A senior human rights activist from Sweden praised a four-point peace plan for Yemen that Iran proposed to the United Nations in 2015 and deplored the UK government, which is the main backer of the Saudi regime, for blocking the plan.
(AhlulBayt News Agency) - A senior human rights activist from Sweden praised a four-point peace plan for Yemen that Iran proposed to the United Nations in 2015 and deplored the UK government, which is the main backer of the Saudi regime, for blocking the plan.
“The main backer of the Saudis and the war is the UK whose power is also rapidly shrinking, losing their wars and with a desperately shaky economy based on speculation,” Ulf Sandmark said in an interview with the Tasnim News Agency.
“The four-point plan of Iran is appropriate and respecting the sovereignty of Yemen,” he said, adding, “It is blocked in the UN as the British are holding the pen for all the UN actions for Yemen.”
Sandmark is a Swedish economist and human rights activist as well as a longtime collaborator of American political figure Lyndon H. LaRouche. Sandmark is a board member of the Schiller Institute in Sweden and the Stockholm Correspondent for the Executive Intelligence Review (EIR). As a child, he lived for three years with his family in Addis Ababa and became active in Third world development issues at the time of his studies at the Stockholm School of Economics. He has written many articles and proposals for development programs, including "The Phoenix program - Discussion points for the reconstruction of Syria" (coauthor Hussein Askary) about how to realize the major potential for recovery in linking up Syria to the New Silk Road. As a chairman for 20 years of the Anti-Drug Coalition in Sweden, he has written about how to dismantle the drug banks and their narco-terrorist bands. He has also delivered speeches to various international conferences, including a two-day conference held in London last year to “support the Yemeni people against the Anglo-American-Saudi imperial war”.
Following is the full text of the interview:
As you know, Monday marked the anniversary of the start of an ongoing devastating war on Yemen mounted by the Saudi-led coalition that has resulted in the deaths of thousands of civilians and driven the country to the brink of famine. In the meantime, the Saudi onslaught on Yemen has also led to a cholera epidemic in the Arabian Peninsula country, which is one of the worst ever recorded in the world. What do you think about the heinous crimes committed by the Riyadh regime and its backers, mainly the US? In a recent vote, the US Senate rejected an effort to end support for the Saudi-led bombing campaign in Yemen. The vote coincided with a White House meeting between Donald Trump and Saudi Arabia's crown prince, Mohammed bin Salman, at which Trump lauded US arms sales to Saudi Arabia. What is your assessment of the Senate vote and the meeting?
Sandmark: The Saudi Coalition war on Yemen was launched to block the 2015 impending agreement among the Yemeni factions to unify around a new government for Yemen. The shining example of an independent republic would be impossible to contain for the artificial kingdoms of the Persian Gulf and also for regime change factions in the West. Yemen is therefore treated with a colonial style vengeance of genocidal war, famine and epidemics to crush a rebellious population.
The main backer of the Saudis and the war is the UK whose power is also rapidly shrinking, losing their wars and with a desperately shaky economy based on speculation. Their recent outburst against Russia exposed them as a barking dog. The meeting between Trump and Saudi Crown Prince Mohammed bin Salman (MBS) served to play up Saudi Arabia as a rich country but is doubtful if the American weapons traders will get paid as the bankrupt British need the Saudi money more than ever.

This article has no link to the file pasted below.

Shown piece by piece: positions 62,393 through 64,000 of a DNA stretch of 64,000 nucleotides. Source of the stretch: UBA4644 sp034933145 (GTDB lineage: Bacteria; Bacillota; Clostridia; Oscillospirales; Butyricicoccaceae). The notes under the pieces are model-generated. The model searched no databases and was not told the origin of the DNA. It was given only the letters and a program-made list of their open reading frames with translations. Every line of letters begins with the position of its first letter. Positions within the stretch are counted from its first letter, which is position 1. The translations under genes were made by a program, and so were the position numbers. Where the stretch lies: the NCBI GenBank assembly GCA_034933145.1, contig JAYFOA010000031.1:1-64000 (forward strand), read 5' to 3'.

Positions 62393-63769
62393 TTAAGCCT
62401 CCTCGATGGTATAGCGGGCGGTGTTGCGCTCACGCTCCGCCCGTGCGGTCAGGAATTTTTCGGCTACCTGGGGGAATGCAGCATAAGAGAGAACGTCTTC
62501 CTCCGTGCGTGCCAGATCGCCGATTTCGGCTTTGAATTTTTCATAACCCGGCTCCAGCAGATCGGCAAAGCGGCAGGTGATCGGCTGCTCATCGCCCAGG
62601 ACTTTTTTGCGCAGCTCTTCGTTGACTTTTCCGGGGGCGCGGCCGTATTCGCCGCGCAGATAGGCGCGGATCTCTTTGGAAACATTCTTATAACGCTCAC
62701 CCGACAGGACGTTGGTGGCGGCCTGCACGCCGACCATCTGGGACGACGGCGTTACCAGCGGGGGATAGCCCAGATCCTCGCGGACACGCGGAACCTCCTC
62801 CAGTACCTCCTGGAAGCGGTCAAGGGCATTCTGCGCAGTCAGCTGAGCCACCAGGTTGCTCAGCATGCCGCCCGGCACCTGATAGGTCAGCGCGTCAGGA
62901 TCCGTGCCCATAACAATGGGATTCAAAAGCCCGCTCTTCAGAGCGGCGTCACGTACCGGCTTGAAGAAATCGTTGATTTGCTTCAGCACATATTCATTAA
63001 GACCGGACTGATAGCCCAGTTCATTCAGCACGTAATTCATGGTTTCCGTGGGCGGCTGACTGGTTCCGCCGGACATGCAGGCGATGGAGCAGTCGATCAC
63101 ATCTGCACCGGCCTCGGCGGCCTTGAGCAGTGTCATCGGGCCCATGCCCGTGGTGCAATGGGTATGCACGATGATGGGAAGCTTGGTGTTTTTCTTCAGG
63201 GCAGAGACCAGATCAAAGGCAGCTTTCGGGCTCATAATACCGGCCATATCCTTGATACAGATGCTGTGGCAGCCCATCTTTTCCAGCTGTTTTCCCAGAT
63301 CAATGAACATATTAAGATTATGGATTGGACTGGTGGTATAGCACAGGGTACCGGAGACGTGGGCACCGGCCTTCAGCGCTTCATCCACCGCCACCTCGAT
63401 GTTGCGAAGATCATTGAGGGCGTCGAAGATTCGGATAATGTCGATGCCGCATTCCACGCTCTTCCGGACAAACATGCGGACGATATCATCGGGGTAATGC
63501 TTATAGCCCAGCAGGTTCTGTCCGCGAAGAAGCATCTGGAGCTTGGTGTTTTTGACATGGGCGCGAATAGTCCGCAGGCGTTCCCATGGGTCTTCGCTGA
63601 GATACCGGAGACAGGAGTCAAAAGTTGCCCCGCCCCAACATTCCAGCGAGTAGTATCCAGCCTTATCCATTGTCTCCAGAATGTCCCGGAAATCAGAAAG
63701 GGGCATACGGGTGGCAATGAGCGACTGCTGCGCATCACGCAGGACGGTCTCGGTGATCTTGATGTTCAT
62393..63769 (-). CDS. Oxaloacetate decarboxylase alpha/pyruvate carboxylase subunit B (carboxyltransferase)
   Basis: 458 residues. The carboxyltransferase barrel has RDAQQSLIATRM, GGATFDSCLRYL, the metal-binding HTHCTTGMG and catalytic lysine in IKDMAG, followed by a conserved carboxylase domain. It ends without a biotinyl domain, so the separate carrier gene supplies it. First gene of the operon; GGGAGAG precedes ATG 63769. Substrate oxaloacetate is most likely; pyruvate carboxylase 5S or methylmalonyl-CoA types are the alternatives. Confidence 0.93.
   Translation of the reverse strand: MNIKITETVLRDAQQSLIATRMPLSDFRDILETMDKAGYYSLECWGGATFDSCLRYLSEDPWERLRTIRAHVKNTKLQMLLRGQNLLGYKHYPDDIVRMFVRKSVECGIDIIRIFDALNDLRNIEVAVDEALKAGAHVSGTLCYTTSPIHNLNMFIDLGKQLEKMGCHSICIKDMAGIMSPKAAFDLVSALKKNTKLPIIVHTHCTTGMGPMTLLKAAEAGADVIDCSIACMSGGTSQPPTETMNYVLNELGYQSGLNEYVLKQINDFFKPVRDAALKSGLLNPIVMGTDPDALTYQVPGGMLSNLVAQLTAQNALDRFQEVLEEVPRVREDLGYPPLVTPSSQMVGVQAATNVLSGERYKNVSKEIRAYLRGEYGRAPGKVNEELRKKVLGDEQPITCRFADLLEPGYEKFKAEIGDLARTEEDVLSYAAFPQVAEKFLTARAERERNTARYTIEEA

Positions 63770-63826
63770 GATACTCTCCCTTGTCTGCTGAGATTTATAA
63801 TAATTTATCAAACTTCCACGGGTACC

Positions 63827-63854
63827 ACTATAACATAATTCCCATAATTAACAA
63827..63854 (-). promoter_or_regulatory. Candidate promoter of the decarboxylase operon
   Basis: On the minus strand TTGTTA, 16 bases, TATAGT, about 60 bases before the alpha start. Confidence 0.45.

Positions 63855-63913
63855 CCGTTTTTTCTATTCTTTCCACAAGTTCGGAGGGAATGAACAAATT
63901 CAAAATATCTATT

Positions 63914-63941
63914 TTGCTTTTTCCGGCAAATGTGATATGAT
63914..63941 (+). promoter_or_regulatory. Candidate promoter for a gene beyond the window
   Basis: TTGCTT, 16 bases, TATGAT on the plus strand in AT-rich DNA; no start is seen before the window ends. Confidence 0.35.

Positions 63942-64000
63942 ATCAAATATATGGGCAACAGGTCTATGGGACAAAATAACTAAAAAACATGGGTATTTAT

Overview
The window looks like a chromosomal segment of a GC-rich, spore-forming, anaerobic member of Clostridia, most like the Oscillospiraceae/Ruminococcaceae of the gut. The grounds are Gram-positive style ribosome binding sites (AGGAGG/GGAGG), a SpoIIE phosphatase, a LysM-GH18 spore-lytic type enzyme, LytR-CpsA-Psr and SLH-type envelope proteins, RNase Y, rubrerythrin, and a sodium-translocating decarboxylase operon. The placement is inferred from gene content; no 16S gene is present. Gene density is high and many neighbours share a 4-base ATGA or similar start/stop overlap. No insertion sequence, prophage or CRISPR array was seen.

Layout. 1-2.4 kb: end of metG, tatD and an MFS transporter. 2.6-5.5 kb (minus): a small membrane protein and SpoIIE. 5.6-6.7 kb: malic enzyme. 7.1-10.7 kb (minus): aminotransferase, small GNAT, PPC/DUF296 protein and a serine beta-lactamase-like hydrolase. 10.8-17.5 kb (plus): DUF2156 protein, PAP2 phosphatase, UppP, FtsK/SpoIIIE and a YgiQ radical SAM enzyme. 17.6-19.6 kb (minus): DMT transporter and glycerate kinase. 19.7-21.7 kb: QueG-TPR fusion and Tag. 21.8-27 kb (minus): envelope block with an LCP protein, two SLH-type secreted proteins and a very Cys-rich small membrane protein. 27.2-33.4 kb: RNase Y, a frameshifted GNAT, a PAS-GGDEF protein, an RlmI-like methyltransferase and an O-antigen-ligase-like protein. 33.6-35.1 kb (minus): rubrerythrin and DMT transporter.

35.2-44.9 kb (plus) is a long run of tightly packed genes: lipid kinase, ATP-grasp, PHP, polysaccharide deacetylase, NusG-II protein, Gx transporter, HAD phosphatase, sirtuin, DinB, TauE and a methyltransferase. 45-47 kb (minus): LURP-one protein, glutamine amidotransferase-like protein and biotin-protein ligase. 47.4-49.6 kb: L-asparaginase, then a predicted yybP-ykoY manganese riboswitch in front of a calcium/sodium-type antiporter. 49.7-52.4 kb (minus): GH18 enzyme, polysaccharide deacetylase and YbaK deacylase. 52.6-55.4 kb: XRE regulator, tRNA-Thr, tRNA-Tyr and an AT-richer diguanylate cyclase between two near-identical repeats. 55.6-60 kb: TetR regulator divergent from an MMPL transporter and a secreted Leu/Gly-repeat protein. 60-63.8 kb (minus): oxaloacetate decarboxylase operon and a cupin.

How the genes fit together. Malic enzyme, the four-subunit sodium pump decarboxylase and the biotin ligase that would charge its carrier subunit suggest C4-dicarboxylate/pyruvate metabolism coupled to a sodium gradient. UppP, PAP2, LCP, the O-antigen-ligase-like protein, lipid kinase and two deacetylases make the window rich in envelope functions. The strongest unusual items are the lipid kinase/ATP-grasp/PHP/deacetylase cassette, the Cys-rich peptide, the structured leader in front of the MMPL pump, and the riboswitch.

The vote in the Senate was a tremendous step forward with 44 Senators voting against the US participation in the war on Yemen. This strong faction could succeed in the next period.
The Islamic Republic of Iran has always expressed deep concern over the ongoing tragedy in Yemen and reiterated the need for implementing the four-point peace plan that Tehran submitted to the United Nations in 2015, which urges an end to conflicts, sending humanitarian aid, lifting the unjust blockade of Yemen, and launch of political dialogue with the aim of formation of a national unity government. What do you think about the peace plan and the role that the UN can play in this regard?
Sandmark: The four-point plan of Iran is appropriate and respecting the sovereignty of Yemen. It is blocked in the UN as the British are holding the pen for all the UN actions for Yemen. I think the government of Yemen is doing a skillful job circumventing the British by sending official delegations to other important nations that potentially could oppose the war and support such a peace plan.
How do you assess the political situation in Yemen? What is your prediction about the future of the country's crisis? How can Yemeni groups end the power crisis through dialogue and negotiation?
Sandmark: The revolutionary movement is stepping forward as an institutional leadership for Yemen, strengthening its institutions of the presidency, government, and ministries, recruiting and building their armed forces as a national army institution. This will make it more clear with whom to negotiate both internally and for foreign counterparts.
The more the Western geopoliticians behind the Saudis are weakened, because of the emerging East-West dialogue leading to an outbreak of peace negotiations in other main world theaters, the more the Yemenis will get maneuvering room for their crucial national dialogue to break free from the war.